Miguel Montero, Yasiel Puig

Diamondbacks, Dodgers brawl after Zack Greinke gets drilled


The fourth hit by pitch of Tuesday’s game between the Diamondbacks and Dodgers finally did the trick; Ian Kennedy nailed Zack Greinke in the shoulder in the bottom of the seventh, touching off a modest brawl.

Punches were thrown after the benches and bullpens cleared, but most of the action was limited to yelling and shoving. Actually, the confrontation between Dodgers hitting coach Mark McGwire and Diamondbacks manager Kirk Gibson and third-base coach Matt Williams was the most interesting to follow, as McGwire was holding both guys and looked like he wanted to throw some punches.

Watch the entire brawl here

Diamondbacks outfielder Cody Ross was the first batter hit tonight, and the Diamondbacks responded by hitting Yasiel Puig in the sixth. Greinke came back and drilled Miguel Montero in the back in top of the seventh. Both of those latter two appeared intentional, and the benches cleared after Montero was hit. Given what was most likely coming, it was pretty surprising Dodgers manager Don Mattingly sent Greinke out to hit in the bottom of the seventh. Sure enough, the first pitch was right up by his head and he took it off the shoulder, not far from where his left collarbone was broken after Carlos Quentin charged the mound back in April.

Kennedy is a lock for a suspension after making that throw, and MLB should ensure that it’s a good one. It’s one thing to intentionally hit someone, but there’s no excuse for going anywhere near a guy’s head. While pitchers are never suspended for more than one start for on-field incidents, MLB should make a statement and sit Kennedy for at least 12 games.

Greinke is also due a suspension for his intentional plunking of Montero, even if he wasn’t thrown out. It looked like he’d leave after the HBP, but he came back out of the dugout and stayed in to run. He even tried a takeout slide at second on a double-play ball afterwards. He didn’t come back out for the eighth, though.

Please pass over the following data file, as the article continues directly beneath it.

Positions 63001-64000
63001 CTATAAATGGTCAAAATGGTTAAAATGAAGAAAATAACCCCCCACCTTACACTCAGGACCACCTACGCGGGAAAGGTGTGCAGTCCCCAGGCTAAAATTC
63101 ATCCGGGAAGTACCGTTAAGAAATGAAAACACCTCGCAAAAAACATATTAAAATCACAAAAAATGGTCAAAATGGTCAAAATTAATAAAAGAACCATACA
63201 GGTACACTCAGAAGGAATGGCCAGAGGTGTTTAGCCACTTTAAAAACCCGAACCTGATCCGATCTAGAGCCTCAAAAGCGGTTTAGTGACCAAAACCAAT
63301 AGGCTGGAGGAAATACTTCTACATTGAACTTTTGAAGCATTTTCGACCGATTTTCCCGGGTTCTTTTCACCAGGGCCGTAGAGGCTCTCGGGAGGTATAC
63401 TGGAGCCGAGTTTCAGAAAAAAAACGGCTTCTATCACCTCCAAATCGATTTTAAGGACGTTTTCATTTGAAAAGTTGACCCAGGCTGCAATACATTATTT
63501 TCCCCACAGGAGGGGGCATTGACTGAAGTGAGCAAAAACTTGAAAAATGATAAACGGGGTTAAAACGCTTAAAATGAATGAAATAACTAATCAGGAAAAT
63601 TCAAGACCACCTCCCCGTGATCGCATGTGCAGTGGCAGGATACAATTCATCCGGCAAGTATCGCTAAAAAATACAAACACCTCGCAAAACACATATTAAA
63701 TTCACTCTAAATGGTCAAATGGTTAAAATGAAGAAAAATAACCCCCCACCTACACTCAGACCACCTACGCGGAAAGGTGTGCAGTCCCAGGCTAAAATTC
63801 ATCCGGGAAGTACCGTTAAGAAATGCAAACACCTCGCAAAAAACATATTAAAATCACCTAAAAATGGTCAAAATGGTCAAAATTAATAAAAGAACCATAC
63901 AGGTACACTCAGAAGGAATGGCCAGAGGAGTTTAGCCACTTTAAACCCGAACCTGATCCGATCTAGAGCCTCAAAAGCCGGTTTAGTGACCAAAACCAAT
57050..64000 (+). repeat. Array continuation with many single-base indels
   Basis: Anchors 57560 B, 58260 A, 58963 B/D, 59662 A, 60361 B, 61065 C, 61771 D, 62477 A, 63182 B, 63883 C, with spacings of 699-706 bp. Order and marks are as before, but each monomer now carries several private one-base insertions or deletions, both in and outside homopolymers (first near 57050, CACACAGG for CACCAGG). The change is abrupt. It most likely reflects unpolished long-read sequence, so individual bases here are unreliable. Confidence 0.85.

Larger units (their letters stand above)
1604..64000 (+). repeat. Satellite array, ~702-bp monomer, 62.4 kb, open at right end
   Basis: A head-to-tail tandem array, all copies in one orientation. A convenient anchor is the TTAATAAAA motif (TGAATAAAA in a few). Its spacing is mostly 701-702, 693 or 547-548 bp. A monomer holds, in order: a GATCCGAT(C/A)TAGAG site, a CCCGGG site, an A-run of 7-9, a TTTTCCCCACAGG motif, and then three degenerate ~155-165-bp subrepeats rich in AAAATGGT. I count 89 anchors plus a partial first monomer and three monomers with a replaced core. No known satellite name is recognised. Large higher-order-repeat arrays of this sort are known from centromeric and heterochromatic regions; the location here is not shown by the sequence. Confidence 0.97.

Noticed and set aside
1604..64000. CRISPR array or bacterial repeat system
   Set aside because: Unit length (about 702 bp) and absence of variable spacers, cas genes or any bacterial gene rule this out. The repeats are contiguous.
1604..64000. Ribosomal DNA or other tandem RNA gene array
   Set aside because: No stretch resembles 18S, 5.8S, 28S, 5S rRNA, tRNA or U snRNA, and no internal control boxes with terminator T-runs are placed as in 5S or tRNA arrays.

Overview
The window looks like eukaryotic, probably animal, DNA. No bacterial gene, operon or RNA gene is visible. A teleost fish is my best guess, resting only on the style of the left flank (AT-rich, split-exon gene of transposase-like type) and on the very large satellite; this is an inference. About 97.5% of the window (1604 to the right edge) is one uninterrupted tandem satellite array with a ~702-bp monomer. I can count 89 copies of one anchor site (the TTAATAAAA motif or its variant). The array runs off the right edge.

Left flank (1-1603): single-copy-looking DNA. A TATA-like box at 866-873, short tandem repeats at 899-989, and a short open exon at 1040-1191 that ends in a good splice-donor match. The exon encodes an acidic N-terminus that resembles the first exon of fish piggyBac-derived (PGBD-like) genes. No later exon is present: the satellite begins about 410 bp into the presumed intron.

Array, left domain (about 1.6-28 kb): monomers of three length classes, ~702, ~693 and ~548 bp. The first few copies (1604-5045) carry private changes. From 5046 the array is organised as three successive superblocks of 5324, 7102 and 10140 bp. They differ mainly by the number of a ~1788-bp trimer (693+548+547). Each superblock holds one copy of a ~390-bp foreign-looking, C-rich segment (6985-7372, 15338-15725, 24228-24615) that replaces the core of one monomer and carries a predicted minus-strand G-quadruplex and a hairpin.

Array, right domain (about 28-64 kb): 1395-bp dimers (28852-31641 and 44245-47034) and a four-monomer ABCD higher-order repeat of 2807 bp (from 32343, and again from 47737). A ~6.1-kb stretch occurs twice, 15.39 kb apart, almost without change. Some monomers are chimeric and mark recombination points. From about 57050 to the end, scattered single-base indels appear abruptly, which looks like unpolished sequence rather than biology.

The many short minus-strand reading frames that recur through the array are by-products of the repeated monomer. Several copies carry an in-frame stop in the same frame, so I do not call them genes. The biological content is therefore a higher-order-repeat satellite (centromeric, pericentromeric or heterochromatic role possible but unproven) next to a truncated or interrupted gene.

Puig, who was ejected, could also get suspended for 2-5 games based on his actions as one of the instigators in the scrum. Dodgers relievers J.P. Howell and Ronald Belisario also made themselves front and center in the mix and should be looking at bans.

It’s probably safe to say Gibson and McGwire are looking at one- or two-game suspensions as well. Mattingly, for what it’s worth, was not ejected from the game.

Kenny Lofton, Carlos Baerga to throw out first pitches in Games 1 and 2

CLEVELAND - OCTOBER 05:  Kenny Lofton #7 of the Cleveland Indians runs to first base against the New York Yankees during Game Two of the American League Divisional Series at Jacobs Field on October 5, 2007 in Cleveland, Ohio.  (Photo by Gregory Shamus/Getty Images)
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Major League Baseball just announced the details for the ceremonial and off-field stuff in connection with Games 1 and 2 of the World Series. The one most people were wondering about was the ceremonial first pitch. Sorry, Charlie Sheen fans. Sorry fans of “Major League” in general. Two real baseball stars are handing first pitch duties: Kenny Lofton before Game 1, Carlos Baerga for Game 2.